EPI report finds little evidence to support expansion of guest worker programs
A new report from the Economic Policy Institute (EPI) says there is little evidence to support the expansion of high-skilled guest worker programs, like those proposed in the immigration bill being debated in the Senate.
The study shows there are more than enough U.S. graduates in the STEM fields – Science, Technology, Engineering, and Math - to meet industry demand, but only one in two are actually getting hired.
This is a conclusion that flies in the face of many industry claims. The STEM sector has long served as a case study for the immigration debate, with many companies arguing that guest workers are the solution for a shortage of domestic STEM graduates.
But co-author of the study Hal Salzman says the numbers paint a different picture. Here are some of the reports key findings.
- Guest workers may be filling as many as half of all new IT jobs each year
- IT workers earn the same today as they did, generally, 14 years ago
- Currently, only one of every two STEM college graduates is hired into a STEM job each year
- Policies that expand the supply of guest workers will discourage U.S. students from going into STEM, and into IT in particular
Stagnant wages in the sector coupled with a steady stream of guest workers are the reasons behind the decrease in the number of US graduates being hired in STEM fields, Salzman says.
STEM students responsive to market demands
According to the study, students in these fields have traditionally been very responsive to the demands of the labor market.
“When wages were growing, you saw a healthy increase in the number of students going into these fields, and when wages were falling, they didn’t go into the field,” says Ross Eisenbrey, Vice President of EPI.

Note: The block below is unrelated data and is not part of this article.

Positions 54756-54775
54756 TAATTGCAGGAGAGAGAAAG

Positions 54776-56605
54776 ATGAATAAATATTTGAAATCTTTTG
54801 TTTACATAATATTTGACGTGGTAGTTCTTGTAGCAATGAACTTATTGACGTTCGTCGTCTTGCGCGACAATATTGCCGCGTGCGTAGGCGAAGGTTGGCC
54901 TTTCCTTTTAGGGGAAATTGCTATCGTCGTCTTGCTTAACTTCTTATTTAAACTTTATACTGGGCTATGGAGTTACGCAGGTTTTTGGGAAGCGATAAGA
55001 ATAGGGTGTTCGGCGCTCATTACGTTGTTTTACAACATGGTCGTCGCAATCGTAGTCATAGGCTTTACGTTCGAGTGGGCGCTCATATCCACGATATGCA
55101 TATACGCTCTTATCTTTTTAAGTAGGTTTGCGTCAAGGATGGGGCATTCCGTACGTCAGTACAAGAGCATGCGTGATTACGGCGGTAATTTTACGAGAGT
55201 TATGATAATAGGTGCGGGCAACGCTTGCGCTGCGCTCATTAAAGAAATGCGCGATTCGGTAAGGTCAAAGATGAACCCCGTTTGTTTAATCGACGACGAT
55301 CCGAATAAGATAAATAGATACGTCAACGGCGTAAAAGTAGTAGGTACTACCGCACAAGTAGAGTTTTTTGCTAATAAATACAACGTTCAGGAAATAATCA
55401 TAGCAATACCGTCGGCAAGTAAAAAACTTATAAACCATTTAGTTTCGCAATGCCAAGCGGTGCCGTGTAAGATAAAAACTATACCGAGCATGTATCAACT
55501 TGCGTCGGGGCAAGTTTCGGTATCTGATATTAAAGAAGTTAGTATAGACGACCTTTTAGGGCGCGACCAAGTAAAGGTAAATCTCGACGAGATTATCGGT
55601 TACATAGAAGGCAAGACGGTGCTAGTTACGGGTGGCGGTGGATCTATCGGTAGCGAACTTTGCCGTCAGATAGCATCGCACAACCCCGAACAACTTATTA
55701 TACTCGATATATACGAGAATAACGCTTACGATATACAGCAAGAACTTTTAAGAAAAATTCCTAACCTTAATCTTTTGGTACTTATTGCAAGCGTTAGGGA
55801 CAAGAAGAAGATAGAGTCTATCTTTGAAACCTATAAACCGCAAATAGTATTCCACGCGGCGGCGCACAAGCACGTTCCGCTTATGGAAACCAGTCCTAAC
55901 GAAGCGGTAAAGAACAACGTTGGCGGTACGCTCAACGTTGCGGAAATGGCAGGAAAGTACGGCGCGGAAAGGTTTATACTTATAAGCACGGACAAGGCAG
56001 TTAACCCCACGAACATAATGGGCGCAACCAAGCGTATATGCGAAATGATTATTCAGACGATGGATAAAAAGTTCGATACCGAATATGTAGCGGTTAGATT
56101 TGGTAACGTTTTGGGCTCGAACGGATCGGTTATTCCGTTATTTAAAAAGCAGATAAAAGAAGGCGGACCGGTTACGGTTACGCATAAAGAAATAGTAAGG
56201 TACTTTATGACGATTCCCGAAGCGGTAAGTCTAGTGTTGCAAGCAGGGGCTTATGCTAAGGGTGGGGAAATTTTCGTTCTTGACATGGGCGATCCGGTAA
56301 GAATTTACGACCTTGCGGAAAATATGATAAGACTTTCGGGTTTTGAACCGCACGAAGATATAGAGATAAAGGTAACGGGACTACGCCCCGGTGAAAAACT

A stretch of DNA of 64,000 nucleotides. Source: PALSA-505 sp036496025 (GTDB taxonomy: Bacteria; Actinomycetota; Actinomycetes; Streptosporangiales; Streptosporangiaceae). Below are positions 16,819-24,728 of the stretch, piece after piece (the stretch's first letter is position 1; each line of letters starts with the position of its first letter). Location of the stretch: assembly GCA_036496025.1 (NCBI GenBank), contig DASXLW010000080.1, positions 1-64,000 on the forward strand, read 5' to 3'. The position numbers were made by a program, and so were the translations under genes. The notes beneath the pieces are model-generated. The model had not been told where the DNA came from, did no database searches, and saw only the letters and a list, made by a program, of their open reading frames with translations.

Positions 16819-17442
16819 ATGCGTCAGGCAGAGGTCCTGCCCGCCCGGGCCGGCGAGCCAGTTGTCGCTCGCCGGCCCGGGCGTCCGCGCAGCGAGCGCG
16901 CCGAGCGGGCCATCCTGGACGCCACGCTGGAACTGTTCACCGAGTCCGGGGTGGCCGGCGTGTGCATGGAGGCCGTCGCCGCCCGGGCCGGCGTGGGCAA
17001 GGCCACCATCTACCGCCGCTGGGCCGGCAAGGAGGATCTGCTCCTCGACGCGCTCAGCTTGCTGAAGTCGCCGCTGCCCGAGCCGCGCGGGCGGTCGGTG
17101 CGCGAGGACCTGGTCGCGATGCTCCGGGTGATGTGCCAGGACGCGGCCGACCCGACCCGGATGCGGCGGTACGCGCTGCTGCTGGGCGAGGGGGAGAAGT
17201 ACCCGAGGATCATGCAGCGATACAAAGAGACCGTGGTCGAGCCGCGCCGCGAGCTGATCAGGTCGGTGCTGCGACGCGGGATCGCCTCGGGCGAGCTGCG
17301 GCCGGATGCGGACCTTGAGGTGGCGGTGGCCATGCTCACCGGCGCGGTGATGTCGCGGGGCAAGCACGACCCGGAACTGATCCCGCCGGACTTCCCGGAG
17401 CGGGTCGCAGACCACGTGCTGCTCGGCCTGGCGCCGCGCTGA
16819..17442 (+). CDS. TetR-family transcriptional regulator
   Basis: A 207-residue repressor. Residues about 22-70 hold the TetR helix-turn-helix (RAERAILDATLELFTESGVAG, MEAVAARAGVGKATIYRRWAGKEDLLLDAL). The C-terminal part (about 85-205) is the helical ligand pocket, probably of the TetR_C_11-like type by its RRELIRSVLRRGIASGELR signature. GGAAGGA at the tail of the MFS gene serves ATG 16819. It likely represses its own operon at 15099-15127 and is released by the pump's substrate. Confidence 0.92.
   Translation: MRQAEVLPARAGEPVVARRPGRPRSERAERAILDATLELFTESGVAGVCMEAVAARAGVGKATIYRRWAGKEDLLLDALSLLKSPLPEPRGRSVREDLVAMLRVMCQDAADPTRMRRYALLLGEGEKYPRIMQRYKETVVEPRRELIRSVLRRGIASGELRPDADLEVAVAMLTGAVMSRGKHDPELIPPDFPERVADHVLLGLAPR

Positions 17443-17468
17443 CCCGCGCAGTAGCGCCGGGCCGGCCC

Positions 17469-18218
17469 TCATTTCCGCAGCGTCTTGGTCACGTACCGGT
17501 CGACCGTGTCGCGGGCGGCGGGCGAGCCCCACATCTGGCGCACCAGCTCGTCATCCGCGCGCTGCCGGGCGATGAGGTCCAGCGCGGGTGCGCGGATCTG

But, with wages able to remain static in the sector because of the abundance of foreign employees willing to work for a lower pay-rate, US grads are being displaced, and taking up jobs in unrelated sectors as a result.
“It’s basic econ 101. If you bring in a lot, flood the labor market, it depresses wages, lowers job quality,” Salzman says.
“We’ve certainly seen that in interviews we’ve done over the years where people think what used to be good jobs, particularly in IT, are no longer high quality jobs.”
Displaced graduates head to other sectors
Salzman says guest workers account for up to two thirds of under-30 hires in STEM jobs. And although STEM graduates are traditionally associated with low unemployment rates, the study cautions that this does not take underemployment into account – where graduates take jobs in fields that do not require their level of education.
Salzman says there’s no problem with foreign employees contributing to the nation’s workforce, but a lack of US graduates shouldn’t be used as the rationale by companies wanting to bring in lower-paid workers on temporary visas.